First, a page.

This is funny…except when sticking to our story keeps us stuck in a punishing rut.
After speaking to a group of people about changing their lives for good, inevitably, someone always tells me how their situation is different and they cannot be held accountable for using the techniques I have offered. Although disappointed, I am not surprised. For decades, I was that person.
How easily I let myself off the hook! And how easily I told the story that stole the relief I desperately needed.
All the more reason for regularly examining my stories.
There are days.
There are days when I come face to face with the ugly side of life; when my heart asks, “So where is your God now?”
In order to survive, I have to do a quick tour of the inexplicable things that have happened to me over the years: times when…
- resources have come out of nowhere
- people were extraordinarily generous
- pain-relief came in the nick of time
- I was miraculously rescued from threatening circumstances
- life was overwhelmingly beautiful
Then, I can relax into what I don’t understand.
Check it out:
When I feel so nostalgic that I cannot be content with the present.
When I feel so negative that I shut down my own productivity.
When I am so pessimistic that I attempt to solve tomorrow’s challenges without tomorrow’s resources.
…and better logic.
Things that I’d rather not be honest about but when I am, it makes me less judgmental and easier to be around:
I am disgusting sometimes too. It’s not just the people I criticize.
I have lied and manipulated facts when I was scared of getting in trouble.
I have made myself look better than I actually was.
I have feared rejection and looking unworthy to others.
I have sometimes done things to get attention.
Sometimes, I have even wished awful things upon cable and mobile phone companies (whom I perceived to be arrogant).
I have screamed at family members like a crazy woman and would have killed my sister if I could have gotten away with it.
We may not have killed people, but most of us have thought about it.
That makes me more prone to forgive people who actually fall off the edge.
Years ago, in an attempt to nudge an introverted friend toward a management position, I mentioned that (A) there were not many bosses who were both smart and sensitive, (B) that she had both qualities, and (C) how tragic it would be if these gifts were not fully utilized for those who desperately needed leadership.
She reluctantly agreed to try. Fifteen years later, hundreds, maybe thousands, (who would have been forced to work for a jerk in her absence) have been the beneficiaries of her direction.
People with kindness, wisdom, and gravitas leave an indelible mark on lives and organizations. They pull us toward them, toward our higher selves, and toward the realization that noble living is more than something we see in movies.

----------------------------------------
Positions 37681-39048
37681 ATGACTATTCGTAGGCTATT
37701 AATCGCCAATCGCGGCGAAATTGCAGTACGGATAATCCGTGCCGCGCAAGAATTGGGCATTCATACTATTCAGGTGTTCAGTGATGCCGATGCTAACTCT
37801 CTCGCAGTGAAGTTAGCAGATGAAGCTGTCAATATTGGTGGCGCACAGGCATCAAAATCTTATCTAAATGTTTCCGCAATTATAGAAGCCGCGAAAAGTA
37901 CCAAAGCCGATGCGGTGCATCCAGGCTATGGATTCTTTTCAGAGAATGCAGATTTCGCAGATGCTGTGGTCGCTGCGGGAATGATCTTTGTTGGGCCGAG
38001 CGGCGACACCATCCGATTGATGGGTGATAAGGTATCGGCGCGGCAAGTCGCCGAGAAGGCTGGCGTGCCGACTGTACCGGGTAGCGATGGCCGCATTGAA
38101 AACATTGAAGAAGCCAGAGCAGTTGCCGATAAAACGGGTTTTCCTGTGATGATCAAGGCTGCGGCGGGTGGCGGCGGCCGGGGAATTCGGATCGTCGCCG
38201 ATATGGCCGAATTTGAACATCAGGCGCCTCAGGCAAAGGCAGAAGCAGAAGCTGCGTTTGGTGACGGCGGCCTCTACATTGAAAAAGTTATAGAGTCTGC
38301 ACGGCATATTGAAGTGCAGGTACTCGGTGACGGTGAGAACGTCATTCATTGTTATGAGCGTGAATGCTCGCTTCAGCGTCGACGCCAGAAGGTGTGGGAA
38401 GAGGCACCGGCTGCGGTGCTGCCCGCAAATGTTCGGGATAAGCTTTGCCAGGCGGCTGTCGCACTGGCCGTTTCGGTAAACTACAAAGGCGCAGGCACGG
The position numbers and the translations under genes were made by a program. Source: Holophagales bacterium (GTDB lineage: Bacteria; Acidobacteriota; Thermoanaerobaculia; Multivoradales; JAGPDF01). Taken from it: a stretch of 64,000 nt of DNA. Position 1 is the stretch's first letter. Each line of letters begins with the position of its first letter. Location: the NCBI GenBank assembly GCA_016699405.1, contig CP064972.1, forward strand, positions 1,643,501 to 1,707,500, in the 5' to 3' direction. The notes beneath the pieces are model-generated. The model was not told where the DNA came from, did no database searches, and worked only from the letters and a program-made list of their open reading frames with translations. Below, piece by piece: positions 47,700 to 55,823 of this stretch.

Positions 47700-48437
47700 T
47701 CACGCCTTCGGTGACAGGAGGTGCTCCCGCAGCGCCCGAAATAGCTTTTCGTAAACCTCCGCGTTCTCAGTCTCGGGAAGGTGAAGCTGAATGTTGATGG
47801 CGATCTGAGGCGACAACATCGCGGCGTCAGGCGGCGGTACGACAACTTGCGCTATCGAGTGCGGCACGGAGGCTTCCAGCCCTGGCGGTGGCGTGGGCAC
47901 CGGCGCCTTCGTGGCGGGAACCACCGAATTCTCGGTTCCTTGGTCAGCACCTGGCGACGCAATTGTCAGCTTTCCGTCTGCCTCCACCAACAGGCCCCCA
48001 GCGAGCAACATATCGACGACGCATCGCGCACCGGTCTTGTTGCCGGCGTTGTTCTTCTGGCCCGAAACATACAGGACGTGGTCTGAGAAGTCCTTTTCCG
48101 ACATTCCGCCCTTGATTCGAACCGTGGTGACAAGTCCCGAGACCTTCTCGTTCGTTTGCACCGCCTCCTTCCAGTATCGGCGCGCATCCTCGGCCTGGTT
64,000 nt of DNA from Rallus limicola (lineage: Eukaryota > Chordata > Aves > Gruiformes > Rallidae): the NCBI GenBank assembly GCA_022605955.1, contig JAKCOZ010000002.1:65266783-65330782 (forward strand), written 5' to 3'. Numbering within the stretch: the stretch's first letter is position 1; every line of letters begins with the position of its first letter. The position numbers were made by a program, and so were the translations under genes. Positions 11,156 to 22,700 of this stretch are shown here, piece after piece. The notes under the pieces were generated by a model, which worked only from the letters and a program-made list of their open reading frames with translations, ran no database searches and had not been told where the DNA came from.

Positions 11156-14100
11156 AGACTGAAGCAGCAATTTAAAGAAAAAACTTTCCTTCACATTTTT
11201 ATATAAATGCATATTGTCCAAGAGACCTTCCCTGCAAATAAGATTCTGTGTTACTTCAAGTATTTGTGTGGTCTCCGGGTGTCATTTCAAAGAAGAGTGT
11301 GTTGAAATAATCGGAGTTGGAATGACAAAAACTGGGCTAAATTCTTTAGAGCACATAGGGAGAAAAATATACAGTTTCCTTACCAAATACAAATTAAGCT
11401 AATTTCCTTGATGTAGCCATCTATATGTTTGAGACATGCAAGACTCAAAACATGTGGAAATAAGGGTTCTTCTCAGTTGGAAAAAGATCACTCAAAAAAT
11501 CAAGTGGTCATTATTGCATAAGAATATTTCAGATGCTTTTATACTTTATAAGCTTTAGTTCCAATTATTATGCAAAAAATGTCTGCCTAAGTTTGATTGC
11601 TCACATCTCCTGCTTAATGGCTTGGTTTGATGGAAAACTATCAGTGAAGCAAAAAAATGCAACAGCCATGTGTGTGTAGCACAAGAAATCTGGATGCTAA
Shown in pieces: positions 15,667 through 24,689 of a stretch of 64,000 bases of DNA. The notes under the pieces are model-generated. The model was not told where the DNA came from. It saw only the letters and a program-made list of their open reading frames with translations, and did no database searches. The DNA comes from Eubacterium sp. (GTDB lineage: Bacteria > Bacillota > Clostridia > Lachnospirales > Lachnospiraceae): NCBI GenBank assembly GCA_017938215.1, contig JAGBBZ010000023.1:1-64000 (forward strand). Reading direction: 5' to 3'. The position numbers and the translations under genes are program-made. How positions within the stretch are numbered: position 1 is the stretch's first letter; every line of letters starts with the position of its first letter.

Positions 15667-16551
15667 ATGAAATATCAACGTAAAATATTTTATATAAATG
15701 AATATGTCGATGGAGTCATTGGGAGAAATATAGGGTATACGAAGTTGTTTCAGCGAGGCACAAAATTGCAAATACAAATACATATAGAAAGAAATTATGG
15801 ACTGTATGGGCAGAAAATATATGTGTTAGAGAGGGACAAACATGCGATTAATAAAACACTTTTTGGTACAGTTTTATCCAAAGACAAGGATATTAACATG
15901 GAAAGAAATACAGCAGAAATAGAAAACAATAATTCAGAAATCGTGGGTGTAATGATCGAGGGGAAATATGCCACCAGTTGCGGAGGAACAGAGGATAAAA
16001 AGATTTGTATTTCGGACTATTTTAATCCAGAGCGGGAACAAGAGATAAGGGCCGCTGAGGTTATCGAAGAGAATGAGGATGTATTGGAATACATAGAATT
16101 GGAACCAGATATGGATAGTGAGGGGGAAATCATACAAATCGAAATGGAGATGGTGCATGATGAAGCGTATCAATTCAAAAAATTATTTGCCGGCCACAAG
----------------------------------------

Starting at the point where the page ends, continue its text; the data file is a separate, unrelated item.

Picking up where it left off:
If we are tired of feeling disappointed with people, we must…
- Quit expecting them to be other than human
- Start looking inside (instead of outside) for what we need
- Refrain from blaming others for our pain
- Take responsibility for our own happiness
More than one truth-teller in my life has told me that I was trying to get something out of them that I could only get from within. They were right. Now, on those after-midnight soul-searches (that, btw, increase in frequency with age), I get it.
We must also remember the times that people have exceeded our expectations, and/or the times that it was us who did the disappointing.
Keep it real. Blaming is the choice of fools.
Emily Esfahani Smith’s confusion about her own unsuccessful pursuit of happiness drove her to research and to becoming a psychologist. In the course of her studies she identified four these important elements:
- Belonging – Being appreciated for our intrinsic value
- Purpose – Knowing we can use our particular gifts to make a difference
- Transcendence – Our ability to reach beyond ourselves for inspiration
- Story Telling – Having an empowering narrative about ourselves
This is probably the most simple explanation for happiness and how to get it I have ever seen!
- When I feel left out, I will boldly claim my own place in the world
- When aimless, I will trust I am who I am for a reason
- When I feel trapped, I will devote time to transcending my circumstances through art, music, meditation, and self-improvement
- When tragedy strikes, I will change my narrative to be one of power instead of “poor me”
Today, I was thinking about the Mother Teresa quote, “Let no one come to you without leaving better,” while wondering if I was leaving people better or worse than I found them, which reminded me of this John Green quote.
I still need a reminder that my actions are not just mine, but create a wake that rolls over unsuspecting, and often, innocent parties.
When I am conscious and aware, I want to leave something much different than scars.
I want to leave hope: hope for those who might have given up on hope.
- depending on others to fix things for us
- being ignorant
- limiting our own education and stunting our own growth
I asked my IT guy about a problem and found out he googled the answer.
I followed his lead and found I could be a solution person instead of a problem person.
Now, if we can just remember to use Google to help us fix relationships. (See TEDTalks and YouTube)